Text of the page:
Have you seen the latest documentary series from Netflix called “Bad Vegan: Fame. Fraud. Fugitive.”? As a proud vegan, the title immediately caught my eye. I was intrigued, to say the least. And thus began a frustrating 4-hour binge marathon that left me questioning everyone’s presumptions about vegans.
First things first, the title “Bad Vegan” has nothing to do with the story, or even the main person in the series. Spoiler alerts ahead, so be forewarned. Sarma Melngailis ran a successful raw vegan restaurant in New York City for several years. It wasn’t until she became financially intertwined in her husband’s affairs that things started going downhill for the worst. Her husband, Anthony Strangis, used her money to afford his own outrageous spending habits. When the employees of her business started missing paychecks and Sarma appeared uncommunicative, it drew speculation, disdain, and anger. Sarma and Anthony fled New York stiffing millions of dollars from several investors and many more employees. Hence the title.
Leave the pizza (and vegan attacks) at the door
There is a lot more to the story, but the reasoning behind using the label “Bad Vegan” has become a hot debate right now. Upon watching the series, I finally realized just how manipulative the media is. News and newspaper outlets used the fact that Domino’s pizza was found in the hotel of Sarma and Anthony, thus concluding that Sarma was a bad vegan. However, there was NO proof showing that Sarma even ate the pizza because her then-husband wasn’t a vegan.
The media loves to use click-bait titles to grab a reader’s attention. And what better way to snag a reader than to use an anti-vegan sentiment. It is alluded to in the documentary that vegans are supposedly “holier-than-thou.” From what I gathered about Sarma, she never lorded over others or even pushed any “vegan agenda.” She said at one part that during her incarceration, she talked to one of the prison guards about the benefits of going vegan and he claimed he would start cutting out meat. Not to mention she had such a deep connection with her dog companion, Leon.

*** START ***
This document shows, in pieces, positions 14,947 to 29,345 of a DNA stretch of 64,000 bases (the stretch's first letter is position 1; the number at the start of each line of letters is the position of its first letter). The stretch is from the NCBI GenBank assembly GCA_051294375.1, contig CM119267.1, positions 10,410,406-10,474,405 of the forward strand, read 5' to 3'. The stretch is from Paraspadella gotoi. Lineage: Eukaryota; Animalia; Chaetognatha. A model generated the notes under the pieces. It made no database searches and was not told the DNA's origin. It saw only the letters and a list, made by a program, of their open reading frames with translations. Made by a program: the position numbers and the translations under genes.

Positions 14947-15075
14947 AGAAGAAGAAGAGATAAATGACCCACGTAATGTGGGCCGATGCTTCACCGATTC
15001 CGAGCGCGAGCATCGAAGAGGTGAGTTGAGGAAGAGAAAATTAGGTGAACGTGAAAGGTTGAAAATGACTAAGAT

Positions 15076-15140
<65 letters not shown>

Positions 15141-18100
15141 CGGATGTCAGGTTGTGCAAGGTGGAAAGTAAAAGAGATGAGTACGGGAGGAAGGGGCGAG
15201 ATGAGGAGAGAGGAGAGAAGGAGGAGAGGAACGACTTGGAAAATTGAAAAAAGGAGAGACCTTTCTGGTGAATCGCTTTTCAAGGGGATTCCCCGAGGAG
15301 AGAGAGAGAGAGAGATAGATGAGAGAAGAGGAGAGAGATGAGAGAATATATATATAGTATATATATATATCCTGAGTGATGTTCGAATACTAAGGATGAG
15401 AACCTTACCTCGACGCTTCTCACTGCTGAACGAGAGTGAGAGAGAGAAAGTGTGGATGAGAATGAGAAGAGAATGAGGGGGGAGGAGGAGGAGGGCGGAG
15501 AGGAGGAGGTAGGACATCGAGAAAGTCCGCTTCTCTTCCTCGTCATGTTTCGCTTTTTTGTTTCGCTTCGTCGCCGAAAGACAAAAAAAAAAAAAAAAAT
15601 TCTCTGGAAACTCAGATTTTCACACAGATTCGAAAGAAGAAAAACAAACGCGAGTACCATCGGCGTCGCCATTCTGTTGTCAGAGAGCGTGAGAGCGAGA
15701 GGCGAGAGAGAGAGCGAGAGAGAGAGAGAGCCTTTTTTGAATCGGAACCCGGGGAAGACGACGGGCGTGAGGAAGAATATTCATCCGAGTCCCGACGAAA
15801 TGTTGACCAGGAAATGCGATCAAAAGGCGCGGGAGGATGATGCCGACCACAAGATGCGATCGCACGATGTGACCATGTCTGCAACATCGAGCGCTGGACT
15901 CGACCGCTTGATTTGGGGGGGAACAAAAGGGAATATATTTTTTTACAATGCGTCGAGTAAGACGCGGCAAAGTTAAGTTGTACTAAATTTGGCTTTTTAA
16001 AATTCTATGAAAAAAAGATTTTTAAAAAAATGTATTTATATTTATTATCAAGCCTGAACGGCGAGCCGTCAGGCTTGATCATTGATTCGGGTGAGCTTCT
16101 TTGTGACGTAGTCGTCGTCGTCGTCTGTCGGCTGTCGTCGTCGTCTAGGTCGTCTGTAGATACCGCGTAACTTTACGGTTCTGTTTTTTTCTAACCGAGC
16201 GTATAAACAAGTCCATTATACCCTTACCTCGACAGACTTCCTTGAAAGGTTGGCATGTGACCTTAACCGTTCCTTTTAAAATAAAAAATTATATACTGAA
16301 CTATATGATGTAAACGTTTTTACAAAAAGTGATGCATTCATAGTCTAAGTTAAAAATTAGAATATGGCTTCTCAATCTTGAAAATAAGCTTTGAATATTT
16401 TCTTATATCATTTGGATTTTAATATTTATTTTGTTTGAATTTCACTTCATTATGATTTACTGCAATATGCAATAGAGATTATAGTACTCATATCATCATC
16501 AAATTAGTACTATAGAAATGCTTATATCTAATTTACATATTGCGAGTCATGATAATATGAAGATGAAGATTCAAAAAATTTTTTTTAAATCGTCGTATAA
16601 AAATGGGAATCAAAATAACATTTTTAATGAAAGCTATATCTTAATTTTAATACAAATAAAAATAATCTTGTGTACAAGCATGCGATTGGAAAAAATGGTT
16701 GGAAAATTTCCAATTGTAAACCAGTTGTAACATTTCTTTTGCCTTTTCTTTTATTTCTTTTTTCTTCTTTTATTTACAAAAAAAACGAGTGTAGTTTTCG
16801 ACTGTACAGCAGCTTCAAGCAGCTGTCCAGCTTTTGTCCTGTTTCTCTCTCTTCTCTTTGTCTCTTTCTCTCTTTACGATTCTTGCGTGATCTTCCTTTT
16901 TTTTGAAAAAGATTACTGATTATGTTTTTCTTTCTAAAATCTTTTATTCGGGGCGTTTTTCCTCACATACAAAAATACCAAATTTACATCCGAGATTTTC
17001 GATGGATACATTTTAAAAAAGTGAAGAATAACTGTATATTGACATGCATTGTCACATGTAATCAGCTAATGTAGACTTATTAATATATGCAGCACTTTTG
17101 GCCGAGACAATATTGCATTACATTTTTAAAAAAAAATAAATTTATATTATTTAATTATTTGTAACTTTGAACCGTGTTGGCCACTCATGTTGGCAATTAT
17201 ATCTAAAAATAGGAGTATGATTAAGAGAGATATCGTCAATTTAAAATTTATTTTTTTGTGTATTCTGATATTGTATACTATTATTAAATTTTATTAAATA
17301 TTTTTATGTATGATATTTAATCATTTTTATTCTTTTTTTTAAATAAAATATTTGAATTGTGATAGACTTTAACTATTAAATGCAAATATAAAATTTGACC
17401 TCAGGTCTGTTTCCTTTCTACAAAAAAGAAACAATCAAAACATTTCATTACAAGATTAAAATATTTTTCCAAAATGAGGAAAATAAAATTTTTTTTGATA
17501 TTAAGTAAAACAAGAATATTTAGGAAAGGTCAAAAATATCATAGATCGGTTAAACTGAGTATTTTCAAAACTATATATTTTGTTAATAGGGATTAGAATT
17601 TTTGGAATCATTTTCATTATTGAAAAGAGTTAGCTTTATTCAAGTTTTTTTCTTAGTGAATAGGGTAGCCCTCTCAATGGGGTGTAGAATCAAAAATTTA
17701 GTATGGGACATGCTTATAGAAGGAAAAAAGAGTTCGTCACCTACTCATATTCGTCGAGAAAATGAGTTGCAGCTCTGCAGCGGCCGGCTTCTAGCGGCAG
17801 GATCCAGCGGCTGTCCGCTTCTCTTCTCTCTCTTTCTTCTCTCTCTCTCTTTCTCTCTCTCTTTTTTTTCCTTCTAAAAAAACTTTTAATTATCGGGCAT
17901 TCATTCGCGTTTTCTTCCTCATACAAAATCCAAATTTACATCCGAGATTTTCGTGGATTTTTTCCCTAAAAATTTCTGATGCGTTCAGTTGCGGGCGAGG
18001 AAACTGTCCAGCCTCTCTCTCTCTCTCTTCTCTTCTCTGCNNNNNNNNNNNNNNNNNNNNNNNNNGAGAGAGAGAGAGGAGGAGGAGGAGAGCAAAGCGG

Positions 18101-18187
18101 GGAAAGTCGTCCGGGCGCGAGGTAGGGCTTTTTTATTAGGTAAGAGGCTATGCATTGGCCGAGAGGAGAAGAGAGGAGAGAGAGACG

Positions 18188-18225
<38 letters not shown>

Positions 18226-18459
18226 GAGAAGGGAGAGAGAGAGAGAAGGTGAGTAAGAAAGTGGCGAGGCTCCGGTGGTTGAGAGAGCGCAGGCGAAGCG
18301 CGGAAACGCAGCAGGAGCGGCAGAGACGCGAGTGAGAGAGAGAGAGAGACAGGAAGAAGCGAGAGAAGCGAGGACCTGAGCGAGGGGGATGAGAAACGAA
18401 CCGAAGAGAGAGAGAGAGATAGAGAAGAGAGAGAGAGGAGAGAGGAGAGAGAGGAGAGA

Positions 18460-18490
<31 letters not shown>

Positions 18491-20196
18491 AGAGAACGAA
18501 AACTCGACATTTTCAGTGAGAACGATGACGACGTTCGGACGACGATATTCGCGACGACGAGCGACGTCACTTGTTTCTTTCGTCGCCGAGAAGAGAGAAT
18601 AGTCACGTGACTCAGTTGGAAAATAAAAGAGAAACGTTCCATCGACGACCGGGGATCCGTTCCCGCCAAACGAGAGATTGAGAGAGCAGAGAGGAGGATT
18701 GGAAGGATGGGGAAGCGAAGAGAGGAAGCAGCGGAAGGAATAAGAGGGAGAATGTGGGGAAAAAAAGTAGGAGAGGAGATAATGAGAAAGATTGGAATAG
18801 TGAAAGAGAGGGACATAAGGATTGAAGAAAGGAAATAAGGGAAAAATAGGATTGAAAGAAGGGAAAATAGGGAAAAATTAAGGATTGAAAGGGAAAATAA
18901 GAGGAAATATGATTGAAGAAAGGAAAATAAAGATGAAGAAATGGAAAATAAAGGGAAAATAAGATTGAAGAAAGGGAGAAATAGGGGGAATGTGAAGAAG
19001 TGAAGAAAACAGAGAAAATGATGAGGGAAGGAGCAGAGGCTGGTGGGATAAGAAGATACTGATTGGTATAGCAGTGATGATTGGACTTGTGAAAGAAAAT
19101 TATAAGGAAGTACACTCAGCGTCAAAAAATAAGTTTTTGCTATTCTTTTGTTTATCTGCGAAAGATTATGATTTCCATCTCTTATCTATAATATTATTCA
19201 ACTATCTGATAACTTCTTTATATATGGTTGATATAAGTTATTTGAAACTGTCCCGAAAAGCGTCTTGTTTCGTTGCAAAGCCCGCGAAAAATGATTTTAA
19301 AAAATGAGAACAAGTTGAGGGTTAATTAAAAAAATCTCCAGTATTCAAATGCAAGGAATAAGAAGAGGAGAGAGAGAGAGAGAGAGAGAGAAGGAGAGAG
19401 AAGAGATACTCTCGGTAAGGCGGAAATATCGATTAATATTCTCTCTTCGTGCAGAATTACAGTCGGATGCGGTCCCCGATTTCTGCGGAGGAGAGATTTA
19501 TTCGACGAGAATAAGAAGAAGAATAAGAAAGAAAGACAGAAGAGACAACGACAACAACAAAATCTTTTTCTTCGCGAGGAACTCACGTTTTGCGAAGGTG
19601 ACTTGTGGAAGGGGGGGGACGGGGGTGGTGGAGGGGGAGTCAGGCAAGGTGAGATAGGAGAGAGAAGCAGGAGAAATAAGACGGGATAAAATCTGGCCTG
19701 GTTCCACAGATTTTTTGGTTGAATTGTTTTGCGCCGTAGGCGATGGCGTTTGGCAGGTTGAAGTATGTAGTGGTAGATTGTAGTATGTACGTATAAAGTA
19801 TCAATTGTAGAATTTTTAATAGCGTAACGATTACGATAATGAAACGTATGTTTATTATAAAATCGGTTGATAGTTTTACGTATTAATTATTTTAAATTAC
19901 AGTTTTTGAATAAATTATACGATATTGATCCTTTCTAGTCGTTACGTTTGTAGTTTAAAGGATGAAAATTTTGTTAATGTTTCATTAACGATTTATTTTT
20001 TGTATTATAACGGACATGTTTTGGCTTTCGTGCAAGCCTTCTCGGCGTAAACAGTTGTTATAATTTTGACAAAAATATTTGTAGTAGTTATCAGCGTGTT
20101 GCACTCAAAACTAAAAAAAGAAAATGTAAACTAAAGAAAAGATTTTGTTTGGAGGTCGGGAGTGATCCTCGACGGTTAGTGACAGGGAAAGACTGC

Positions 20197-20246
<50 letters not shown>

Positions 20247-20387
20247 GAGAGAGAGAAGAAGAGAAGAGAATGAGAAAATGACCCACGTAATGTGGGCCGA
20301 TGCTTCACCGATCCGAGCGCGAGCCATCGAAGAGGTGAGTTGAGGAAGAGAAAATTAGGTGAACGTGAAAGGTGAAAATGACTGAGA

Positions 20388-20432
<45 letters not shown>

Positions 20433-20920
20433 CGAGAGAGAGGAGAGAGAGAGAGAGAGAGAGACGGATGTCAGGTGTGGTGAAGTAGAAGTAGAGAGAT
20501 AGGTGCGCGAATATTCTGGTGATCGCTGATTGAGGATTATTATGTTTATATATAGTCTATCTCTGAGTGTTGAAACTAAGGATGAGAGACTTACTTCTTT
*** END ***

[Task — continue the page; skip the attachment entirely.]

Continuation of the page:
Was she really a bad vegan? After all, labels are simply labels. Being “bad” or “good” doesn’t define who someone is, or all the amazing work that they have done. But don’t let marketing trick you. It plays on our emotions so that they will produce a rise in us. As soon as we get triggered, we engage. That is exactly what they want. Marketing loves to twist around stories, and that’s what they did with this series.
Playing with our emotions
So whether or not Sarma slipped up, should she be punished beyond her legal sentence? There are plenty of instances when vegans accidentally eat something non-vegan. But I don’t think we should beat ourselves up. We can’t let one accident dictate all the good that we have done, and are doing. Being vegan is a lifestyle to many, and it’s our actions that speak volumes. It seemed Sarma dedicated her life to raw veganism, as well as to her beloved dog. And that’s what is important. Whether or not the series did a good job at showcasing that is still up for debate. If there’s anything we can learn from this show, is to not let others label and run our lives for us.
“Don’t let the expectations and opinions of other people affect your decisions. It’s your life, not theirs. Do what matters most to you; do what makes you feel alive and happy. Don’t let the expectations and ideas of others limit who you are. If you let others tell you who you are, you are living their reality—not yours.” —Roy T. Bennett
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